Nico’s Team Spotlights are a way for the community to get to know the people behind Nico a bit better. This interview shares Frank’s thoughts about what Nico does differently as a property manager, and how Nico will enable more people to participate in neighborhood ownership.
Name and role
Frank Melli, Vice President of Operations at Nico
What do you do at Nico?
I handle operations, which presently means overseeing the property management company, and basically making the trains run on time. It’s everything related to the way our properties operate, from maintenance to collecting rent to resident communications, which is managed directly by Nico – that’s the business we’ve been in and running for over a year and a half now.
What’s your background?
After college, I wanted to get into the social impact sphere so I worked in community development before going to law school. After practicing law for a few years, I moved back to LA and worked in real estate for five years before joining Nico.
What excites you about Nico?
Nico’s mission immediately grabbed me as something so simple and so important. Being in multi-family real estate for a number of years, we had been seeing the tensions around housing affordability and neighborhoods changing. I really believe that the best way we can fix things is at the local level.
The very simple idea of finding a way for people who can’t afford the insane single-family home prices that we’re currently seeing by having people participate in neighborhood ownership… it was just immediately compelling. I thought, “Oh, this is so needed.”
It became a no brainer to try it and join the team.
What makes Echo Park special?
The thing that I love most about Echo Park is that it somehow feels completely separate and a part of Los Angeles at the same time. It’s like a moment of repose but centered in and deeply connected to the greater city.
How has the changing housing market affected you? How has it affected your favorite neighborhoods?
It’s affected me personally in the sense that my wife and I have struggled for a while to overcome the feeling that we’re failing by not owning a house. We both grew up thinking that was the big benchmark of success in our adult lives.
How does Nico manage its properties differently to other property managers?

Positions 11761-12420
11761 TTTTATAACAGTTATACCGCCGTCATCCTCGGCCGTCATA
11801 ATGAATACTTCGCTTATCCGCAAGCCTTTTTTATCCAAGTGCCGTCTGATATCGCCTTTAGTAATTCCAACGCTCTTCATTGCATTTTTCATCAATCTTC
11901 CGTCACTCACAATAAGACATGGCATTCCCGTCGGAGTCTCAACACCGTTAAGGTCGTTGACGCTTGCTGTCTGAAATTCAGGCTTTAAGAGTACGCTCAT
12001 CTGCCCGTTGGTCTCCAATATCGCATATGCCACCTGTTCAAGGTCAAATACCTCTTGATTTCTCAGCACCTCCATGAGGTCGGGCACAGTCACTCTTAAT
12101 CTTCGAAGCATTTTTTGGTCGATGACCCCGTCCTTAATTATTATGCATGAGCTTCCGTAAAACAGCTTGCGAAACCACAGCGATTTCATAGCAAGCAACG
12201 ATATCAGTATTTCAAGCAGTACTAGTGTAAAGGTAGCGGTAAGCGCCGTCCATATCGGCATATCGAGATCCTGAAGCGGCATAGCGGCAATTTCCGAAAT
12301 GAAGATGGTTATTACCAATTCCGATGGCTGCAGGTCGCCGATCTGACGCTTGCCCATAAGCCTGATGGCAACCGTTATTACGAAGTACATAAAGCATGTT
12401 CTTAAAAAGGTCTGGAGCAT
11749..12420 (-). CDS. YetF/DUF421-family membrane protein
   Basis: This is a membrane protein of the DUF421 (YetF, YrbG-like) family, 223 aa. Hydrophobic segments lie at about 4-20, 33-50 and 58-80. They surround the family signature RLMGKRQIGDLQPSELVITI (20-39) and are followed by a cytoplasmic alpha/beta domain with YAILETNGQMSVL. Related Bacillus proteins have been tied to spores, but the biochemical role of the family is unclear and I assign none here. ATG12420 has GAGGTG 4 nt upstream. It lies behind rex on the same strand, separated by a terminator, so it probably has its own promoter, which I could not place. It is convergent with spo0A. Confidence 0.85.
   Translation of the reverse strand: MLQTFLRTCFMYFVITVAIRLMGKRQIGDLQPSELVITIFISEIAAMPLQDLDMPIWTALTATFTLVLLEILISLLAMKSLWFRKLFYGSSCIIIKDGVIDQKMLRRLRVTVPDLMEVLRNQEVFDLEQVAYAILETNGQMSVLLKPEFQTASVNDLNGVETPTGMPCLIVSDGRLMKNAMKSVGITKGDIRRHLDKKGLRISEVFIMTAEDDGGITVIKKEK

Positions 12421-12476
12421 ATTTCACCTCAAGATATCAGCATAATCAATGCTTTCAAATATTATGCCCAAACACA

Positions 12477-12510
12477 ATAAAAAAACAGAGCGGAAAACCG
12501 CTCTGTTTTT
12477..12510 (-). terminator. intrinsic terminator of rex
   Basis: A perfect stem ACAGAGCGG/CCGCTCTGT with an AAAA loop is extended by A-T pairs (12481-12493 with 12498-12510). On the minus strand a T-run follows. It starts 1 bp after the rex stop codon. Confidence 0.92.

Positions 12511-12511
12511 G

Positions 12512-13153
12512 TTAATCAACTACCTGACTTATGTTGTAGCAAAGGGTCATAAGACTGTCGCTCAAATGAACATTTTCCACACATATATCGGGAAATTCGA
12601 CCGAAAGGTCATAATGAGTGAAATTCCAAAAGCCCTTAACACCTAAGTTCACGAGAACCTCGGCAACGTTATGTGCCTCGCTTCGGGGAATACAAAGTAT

We’ve been very intentional about treating renters in a way more open and collaborative manner than you’re used to seeing, regardless of whether they choose to be shareholders in the REIT. For example, most owners will add amenities solely to attract new residents and increase the rent, whereas we just completed a major landscaping project with Terremoto and Greywater Corps that incorporated feedback from long-time building residents and resulted in featuring their pre-existing gardens.
There’s also things behind the scenes like trying to only use vendors that will adhere to our more stringent quality of life guidelines including reducing noise and work hours. It takes extra resources to fix things quickly and politely, and I’m really proud of the investment we’ve made there.
How do you see Nico positively impacting Echo Park?
The thing that’s most interesting to me is that the number of people investing in Nico Echo Park can be a quantitative measure of how many people care about Echo Park.
It is an investment product from which people can build wealth and equity but it’s also a chance for people to connect with each other. Being financial shareholders in Nico Echo Park is an opportunity for all of these neighbors to come together and acknowledge the community they’ve helped build.
What’s a favorite overlooked gem in Echo Park?
Dodger Stadium, upper deck, first row seats – these are some of the best seats to watch a game anywhere in the world and can be purchased an hour before first pitch for $15.